SBD/June 24, 2011/Marketing and Sponsorship

Companies Going To Great Lengths To Promote Relationships With Wimbledon

FedEx' display at Southfields promotes company's Wimbledon sponsorship
FedEx, Sony, IBM and Italian coffee brand Lavazza are "just some of the brands promoting their relationship with the 125th Wimbledon tennis tournament," according to Maisie McCabe of CAMPAIGNLIVE.co.uk. FedEx "has turned Southfields, the nearest London Underground station to Wimbledon, into a lawn tennis court in activity booked through outdoor media owner CBS Outdoor." The campaign, "planned and bought" by media agency PHD and Aegis Media specialist Posterscope, "dominates the whole station" and uses the tagline "Live to deliver." IBM is "using digital outdoor to promote its relationship with Wimbledon." At London Heathrow Airport, the company is "using JCDecaux's digital airport panels to keep passengers informed of the latest scores and is fitting the updates to the upcoming flight schedule." Also, Sony is "using national press ads in The Independent, The Times, The Guardian and The Telegraph to promote its coverage of the Wimbledon finals and the men's semi-final in 3D." The campaign "follows the release of an online video parodying Fallon's 'balls' TV ad for Sony Bravia." McCabe notes Lavazza, the official coffee of Wimbledon, is "planning to hand out free coffees to people queuing for tickets" Friday and Saturday. As part of the promotion, former tennis players Pat Cash and Annabelle Croft will be joining the company Friday to "play a game of racketball and will then spend some time in the Lavazza Lounge" (CAMPAIGNLIVE.co.uk, 6/24).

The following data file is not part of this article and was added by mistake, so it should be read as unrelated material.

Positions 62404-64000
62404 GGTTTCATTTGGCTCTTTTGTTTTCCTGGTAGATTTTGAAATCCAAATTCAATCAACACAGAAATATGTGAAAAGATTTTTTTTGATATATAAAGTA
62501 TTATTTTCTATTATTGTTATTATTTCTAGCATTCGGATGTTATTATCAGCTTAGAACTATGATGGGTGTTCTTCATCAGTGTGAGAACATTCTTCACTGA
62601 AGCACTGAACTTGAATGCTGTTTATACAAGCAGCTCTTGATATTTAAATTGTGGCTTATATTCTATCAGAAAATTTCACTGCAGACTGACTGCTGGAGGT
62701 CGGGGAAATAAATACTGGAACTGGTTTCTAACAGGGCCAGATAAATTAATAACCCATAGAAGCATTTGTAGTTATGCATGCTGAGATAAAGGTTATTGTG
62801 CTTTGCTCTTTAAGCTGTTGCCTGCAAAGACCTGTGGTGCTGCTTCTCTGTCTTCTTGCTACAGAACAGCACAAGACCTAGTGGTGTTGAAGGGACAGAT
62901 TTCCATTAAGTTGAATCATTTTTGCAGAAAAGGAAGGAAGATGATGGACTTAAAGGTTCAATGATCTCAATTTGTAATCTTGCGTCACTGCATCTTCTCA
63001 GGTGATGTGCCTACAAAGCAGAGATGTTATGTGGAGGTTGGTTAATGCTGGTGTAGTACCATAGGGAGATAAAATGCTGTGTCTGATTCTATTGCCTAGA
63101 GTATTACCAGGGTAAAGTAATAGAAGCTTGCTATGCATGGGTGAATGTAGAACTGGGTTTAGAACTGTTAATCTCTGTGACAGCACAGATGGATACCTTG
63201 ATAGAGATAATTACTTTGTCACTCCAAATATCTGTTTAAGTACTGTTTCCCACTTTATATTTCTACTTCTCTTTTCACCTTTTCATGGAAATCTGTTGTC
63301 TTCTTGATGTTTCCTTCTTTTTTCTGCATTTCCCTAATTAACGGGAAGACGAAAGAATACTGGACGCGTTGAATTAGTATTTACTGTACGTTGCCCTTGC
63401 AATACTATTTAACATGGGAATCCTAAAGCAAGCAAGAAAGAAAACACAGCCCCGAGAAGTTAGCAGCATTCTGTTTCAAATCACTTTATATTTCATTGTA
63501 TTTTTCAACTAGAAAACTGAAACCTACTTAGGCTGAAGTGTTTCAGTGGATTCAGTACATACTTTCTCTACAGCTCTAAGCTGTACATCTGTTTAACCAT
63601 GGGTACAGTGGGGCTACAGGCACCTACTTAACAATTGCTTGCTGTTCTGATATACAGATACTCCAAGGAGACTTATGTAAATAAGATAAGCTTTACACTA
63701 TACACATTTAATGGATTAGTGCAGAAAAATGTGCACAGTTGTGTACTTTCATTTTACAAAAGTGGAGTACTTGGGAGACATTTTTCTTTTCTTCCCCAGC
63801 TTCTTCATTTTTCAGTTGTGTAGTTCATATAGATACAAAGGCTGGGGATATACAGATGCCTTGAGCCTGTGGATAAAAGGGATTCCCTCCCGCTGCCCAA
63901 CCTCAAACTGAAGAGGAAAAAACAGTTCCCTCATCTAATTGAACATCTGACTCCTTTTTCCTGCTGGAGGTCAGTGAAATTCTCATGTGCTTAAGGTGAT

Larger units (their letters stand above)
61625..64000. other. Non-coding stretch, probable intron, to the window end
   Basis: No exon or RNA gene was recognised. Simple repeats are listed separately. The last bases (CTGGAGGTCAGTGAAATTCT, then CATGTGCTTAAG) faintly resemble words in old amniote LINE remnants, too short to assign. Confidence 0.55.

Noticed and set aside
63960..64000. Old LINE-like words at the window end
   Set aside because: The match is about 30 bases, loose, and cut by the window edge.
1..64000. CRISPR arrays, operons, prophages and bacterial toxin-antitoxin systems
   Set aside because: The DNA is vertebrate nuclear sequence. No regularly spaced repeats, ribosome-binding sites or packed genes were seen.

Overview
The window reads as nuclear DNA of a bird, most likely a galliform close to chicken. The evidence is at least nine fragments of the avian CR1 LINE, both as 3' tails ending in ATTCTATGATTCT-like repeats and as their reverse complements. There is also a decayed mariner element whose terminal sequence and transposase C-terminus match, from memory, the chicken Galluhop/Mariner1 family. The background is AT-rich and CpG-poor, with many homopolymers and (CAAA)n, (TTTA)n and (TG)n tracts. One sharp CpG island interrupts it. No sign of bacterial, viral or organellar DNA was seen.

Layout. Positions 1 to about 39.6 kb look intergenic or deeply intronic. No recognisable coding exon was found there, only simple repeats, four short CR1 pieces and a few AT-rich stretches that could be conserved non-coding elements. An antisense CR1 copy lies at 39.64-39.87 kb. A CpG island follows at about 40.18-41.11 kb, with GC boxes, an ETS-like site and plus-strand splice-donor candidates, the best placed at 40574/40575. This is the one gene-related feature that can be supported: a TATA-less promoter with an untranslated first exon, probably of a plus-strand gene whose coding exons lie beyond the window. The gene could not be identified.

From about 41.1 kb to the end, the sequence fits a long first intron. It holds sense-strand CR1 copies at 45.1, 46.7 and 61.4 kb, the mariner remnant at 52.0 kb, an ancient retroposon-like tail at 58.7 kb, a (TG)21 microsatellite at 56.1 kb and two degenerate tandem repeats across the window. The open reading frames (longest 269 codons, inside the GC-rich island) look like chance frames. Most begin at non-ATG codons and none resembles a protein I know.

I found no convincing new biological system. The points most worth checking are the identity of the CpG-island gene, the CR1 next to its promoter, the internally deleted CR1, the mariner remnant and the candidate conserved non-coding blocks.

DOESN'T MATTER IF YOU WIN OR LOSE: In London, Neil Harman writes Li Na's second-round exit from Wimbledon "will have no impact on her earning power." Next month, the French Open champion will "start to wear a patch promoting a Chinese company that will be the biggest deal" she has done. Li's agent, IMG's Max Eisenbud, was "instrumental in putting together the deals that have established" Maria Sharapova's marketability, and he was "in the perfect place to make the maximum from Li's success in Paris." Eisenbud said, "The win just meant so much in Asia and there are a number of western companies and brands who have seen it as a way to get into China. We already had deals with Rolex and Haagen-Dazs and now Mercedes, and there is a new China deal in the offing that will dwarf those" (LONDON TIMES, 6/24).
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